By Agatha Christie

William Morrow

384 pages

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Talking about the noble village sleuth of Dame Agatha, “Marple: Twelve New Mysteries” offers the stories of contemporary stars such as Elly Griffiths, Val McDermid and Kate Mosse. Of great interest is Ruth Ware’s excellent “Miss Marple’s Christmas.” Those interested in learning the real-life story of Marple’s creator will be well served by Lucy Worsley’s compelling autobiography “Agatha Christie: An Elusive Woman” (Pegasus, 415 pages, $29.95) . Ms. Worsley captures his subject’s life in a vivid, respectful, and even manner.

The pseudonymous Rupert Latimer, another Golden Age mystery writer, never became a household name. But his 1944 caper “Murder After Christmas” has been resurrected for the British Library Crime Classics series. Full of eccentric families, oddball events and screwball dialogues, the book is a lot of fun.

Vintage Crime/Black Lizard presents eight hard-hitting thrillers in trade paperback. Among the hard-hitting songs are Ross Macdonald’s “The Chill,” Dashiell Hammett’s “The Maltese Falcon,” Chester Himes’s “A Rage in Harlem” and James M. Cain’s “The Postman Always Rings Twice.” Each features a new introduction by James Ellroy.

Jewish Noir II: Tales of Crime and Other Dark Deeds

By Kenneth Wishnia and Chantelle Aimée Osman

PM Press

400 pages

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Kenneth Wishnia and Chantelle Aimée Osman’s “Jewish Noir II,” the sequel to a well-received 2015 anthology, collects 23 fascinating stories from around the world. Robin Hemley’s “The Hanukkah Killer” is a must-see at the end of the year.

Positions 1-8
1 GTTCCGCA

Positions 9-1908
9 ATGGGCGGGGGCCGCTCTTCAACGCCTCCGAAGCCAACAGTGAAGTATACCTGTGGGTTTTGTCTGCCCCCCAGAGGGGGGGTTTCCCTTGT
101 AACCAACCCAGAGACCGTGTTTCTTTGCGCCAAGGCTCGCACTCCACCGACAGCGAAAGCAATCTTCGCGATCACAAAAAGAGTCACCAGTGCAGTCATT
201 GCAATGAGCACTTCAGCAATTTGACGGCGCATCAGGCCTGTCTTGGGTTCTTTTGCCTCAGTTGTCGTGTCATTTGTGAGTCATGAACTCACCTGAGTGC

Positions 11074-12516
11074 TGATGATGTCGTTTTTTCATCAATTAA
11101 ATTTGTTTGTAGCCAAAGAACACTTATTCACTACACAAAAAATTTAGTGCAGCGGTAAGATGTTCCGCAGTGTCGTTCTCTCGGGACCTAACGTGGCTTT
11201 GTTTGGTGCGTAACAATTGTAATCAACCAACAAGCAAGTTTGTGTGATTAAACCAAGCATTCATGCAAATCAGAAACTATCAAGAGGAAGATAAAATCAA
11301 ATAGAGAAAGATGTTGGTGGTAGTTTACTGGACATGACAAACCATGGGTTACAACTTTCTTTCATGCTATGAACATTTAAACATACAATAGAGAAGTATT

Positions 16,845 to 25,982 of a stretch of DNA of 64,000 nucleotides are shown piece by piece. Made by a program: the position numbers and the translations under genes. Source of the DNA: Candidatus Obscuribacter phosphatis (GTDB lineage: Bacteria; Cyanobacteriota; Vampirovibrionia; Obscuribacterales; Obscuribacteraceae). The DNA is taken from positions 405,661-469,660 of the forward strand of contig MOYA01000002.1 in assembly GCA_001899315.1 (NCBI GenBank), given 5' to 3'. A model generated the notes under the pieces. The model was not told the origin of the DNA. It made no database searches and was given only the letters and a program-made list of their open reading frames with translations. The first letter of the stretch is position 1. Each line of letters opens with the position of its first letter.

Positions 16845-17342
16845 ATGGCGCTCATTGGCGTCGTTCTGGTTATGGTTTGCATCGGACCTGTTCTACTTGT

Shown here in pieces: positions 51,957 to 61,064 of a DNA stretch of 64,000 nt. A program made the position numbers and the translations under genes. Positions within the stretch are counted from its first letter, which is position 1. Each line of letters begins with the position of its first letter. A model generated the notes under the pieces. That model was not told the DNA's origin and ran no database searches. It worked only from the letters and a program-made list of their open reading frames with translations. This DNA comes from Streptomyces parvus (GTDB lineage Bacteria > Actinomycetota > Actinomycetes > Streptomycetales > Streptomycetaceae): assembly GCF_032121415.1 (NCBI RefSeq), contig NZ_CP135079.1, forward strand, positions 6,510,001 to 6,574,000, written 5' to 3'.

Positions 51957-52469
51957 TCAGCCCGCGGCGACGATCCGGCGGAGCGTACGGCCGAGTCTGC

No Mafia-fiction buff can resist Mario Puzo’s “The Godfather” in a new hardcover edition celebrating the 50th anniversary of the film adaptation. Peter Benchley’s 1974 thriller “Jaws” (Folio Society, 303 pages, $60), made into a blockbuster movie the next year, appears half a century later in a book nice slip-case with a new introduction by the author’s widow. Many agree that the late John le Carré’s “A Perfect Spy” (Folio Society, 589 pages, $120) is his masterpiece. That 1986 record gets a deluxe edition in this classic edition.

Standing on the Wall: The Collected Slough House Novellas

By Mick Herron

Soho Crime

308 pages

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Mick Herron’s Slough House group of British spies face their usual dangers in “Standing by the Wall,” a collection of five stories. The previously unreleased title piece is a Christmas interlude that turns into a high-tech conversion of an archive image. Memories, however, are not easy in space.

Death on the winter road

By Francine Mathews

Soho Crime

288 pages

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Rounding out the season’s offerings is Francine Mathews’ “Death on a Winter Stroll,” seven in a series set in Nantucket and Police Chief Meredith Folger. In a three-day holiday celebration, the island welcomes not only the US secretary of state but also the cast and crew of a Hollywood TV series. Multi-generational characters, two gruesome deaths and the author’s captivating prose help solve a number one murder mystery.